All of the items I listed in the previous section will probably be completed prior to the open-source conversion. Current plan is to see the open-source conversion take place in the first half of next year. (There are operational hurdles as well as technical work to do, so again please see safe harbor thought bubble.)

Notes on the Current Patch Release

As mentioned at the top, there is a new patch available now if you’ve been having issues with the most recent release. If you’re in that boat, here are a couple of facts that may prove handy:

  • After upgrading the Force.com IDE to the latest patch (28.0.1), you might need to recreate your Force.com projects in the IDE. This is true if you have already created an existing project with the original Summer ’13 version (28.0.0).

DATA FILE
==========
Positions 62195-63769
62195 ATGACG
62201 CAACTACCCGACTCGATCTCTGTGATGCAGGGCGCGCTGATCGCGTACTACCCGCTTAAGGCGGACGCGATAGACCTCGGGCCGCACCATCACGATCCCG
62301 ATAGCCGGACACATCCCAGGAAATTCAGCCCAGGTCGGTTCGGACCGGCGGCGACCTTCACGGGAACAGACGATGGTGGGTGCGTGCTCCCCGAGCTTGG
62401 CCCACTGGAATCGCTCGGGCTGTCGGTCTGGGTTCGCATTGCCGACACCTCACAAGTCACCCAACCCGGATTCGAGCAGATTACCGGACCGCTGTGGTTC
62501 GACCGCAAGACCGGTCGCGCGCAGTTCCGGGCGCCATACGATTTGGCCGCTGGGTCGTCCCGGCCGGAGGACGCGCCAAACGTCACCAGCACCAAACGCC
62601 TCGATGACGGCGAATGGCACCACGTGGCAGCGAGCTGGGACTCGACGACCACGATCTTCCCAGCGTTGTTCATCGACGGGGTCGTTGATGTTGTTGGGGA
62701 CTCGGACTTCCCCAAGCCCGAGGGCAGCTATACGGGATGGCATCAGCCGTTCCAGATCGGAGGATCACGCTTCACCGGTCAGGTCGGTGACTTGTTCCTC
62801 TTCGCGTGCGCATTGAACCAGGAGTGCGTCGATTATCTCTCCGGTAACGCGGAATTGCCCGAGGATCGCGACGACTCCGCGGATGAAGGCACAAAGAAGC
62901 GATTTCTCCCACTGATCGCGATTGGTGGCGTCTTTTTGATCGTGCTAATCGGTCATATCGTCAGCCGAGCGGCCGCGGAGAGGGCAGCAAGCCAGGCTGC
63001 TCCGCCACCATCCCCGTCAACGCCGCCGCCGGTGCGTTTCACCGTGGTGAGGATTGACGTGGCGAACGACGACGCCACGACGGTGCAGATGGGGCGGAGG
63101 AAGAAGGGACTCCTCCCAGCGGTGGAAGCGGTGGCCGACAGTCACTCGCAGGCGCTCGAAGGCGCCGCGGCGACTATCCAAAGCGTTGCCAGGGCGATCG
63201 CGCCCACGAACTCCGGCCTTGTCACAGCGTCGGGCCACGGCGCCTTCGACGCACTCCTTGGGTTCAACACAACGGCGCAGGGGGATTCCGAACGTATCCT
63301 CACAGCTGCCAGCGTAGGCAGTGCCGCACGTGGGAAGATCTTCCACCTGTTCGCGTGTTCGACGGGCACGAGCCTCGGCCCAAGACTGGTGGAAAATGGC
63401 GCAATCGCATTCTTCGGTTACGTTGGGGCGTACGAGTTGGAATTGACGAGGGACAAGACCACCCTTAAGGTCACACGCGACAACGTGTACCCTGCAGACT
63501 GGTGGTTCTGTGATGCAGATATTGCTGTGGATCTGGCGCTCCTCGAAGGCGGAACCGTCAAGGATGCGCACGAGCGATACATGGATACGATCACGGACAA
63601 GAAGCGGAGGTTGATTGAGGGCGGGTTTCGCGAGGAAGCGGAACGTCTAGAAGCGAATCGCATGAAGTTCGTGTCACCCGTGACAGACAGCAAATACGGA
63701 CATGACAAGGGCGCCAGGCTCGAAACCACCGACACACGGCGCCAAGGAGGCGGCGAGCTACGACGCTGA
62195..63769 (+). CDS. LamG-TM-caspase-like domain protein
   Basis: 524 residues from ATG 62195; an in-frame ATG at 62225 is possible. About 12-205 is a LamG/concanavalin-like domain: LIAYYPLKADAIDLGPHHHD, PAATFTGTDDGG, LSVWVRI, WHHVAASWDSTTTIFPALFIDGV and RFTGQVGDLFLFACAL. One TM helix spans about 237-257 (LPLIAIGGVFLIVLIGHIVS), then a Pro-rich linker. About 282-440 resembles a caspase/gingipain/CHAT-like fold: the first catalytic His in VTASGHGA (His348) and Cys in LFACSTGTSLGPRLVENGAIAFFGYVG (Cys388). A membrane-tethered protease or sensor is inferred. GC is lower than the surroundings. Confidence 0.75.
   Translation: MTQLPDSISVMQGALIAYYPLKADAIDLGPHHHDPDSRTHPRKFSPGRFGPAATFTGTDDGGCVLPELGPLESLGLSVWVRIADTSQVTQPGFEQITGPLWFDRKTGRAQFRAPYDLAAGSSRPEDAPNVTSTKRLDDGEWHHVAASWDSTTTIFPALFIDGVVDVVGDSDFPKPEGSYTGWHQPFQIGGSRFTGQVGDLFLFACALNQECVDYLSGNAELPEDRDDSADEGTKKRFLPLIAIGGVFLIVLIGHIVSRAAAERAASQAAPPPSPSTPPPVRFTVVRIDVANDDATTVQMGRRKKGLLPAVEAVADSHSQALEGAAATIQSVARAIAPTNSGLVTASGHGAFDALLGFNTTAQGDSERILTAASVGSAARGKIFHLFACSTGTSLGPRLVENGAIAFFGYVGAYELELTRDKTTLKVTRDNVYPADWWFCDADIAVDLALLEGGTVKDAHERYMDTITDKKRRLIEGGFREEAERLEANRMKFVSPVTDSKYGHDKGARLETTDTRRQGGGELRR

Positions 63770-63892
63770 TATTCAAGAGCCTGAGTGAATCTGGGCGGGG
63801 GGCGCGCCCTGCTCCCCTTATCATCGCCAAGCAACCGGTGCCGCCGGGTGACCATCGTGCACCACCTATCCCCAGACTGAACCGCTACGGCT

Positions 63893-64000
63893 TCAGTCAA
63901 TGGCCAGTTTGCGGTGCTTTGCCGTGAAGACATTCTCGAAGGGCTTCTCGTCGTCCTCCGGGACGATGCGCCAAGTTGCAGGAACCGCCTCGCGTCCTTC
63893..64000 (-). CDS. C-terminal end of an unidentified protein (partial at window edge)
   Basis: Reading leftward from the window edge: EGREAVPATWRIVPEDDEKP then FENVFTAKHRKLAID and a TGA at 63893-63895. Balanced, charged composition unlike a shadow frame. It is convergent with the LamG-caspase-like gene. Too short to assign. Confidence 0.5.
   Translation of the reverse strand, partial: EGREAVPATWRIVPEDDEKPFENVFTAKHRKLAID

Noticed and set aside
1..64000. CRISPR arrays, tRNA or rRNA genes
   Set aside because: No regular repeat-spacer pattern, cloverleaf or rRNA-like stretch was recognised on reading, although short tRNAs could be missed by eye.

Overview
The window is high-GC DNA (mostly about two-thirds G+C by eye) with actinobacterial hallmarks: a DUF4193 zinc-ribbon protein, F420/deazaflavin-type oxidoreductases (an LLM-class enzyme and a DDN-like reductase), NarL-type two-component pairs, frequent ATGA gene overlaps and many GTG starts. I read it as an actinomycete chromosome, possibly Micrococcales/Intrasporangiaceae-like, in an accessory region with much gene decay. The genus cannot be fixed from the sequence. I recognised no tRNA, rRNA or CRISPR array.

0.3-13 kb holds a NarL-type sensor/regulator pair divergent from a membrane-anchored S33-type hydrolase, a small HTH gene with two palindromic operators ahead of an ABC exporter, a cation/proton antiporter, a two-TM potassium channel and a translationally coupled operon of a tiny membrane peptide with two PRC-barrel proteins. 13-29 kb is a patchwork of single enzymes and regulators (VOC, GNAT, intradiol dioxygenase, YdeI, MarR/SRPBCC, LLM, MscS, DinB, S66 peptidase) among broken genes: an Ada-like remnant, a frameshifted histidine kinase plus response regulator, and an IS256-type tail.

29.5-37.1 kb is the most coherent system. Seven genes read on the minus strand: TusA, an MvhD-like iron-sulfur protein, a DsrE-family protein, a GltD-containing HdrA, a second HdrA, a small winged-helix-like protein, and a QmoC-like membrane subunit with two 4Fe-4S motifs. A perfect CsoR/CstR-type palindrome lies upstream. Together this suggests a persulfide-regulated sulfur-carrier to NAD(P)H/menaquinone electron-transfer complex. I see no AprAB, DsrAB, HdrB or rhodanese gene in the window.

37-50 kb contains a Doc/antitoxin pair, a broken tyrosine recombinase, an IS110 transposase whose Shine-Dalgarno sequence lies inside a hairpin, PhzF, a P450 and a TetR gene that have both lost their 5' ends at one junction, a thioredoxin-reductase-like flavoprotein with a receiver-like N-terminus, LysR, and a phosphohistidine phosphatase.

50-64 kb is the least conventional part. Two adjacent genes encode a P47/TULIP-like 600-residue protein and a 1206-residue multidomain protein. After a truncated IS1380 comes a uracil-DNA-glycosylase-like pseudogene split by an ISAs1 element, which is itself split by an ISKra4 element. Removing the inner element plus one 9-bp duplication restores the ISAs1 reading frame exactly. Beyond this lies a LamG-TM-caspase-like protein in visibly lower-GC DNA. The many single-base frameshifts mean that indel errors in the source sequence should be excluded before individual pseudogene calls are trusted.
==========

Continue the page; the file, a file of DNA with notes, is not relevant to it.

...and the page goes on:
• We are not providing official support of the InstalledPackage metadata type in this version of the IDE. The new InstalledPackage metadata type has a new requirement that it has to be deployed by itself and not in conjunction with any other metadata types. See http://www.salesforce.com/us/developer/docs/api_meta/Content/meta_installedpackage.htm

Happy Coding!

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  • Excellent news Josh.

  • Diéffrei Quadros

    please add code sintax formatter!

  • Ajaduria

    Fuck this plugin, you must use MavensMate

  • Yuji Naka

    I’ve been using Sublime Text 3 + MavensMate. This editor is a hundred times best than the poor and obsolete Eclipse plugin. If you are a serious programmer, throw Eclipse in the trash.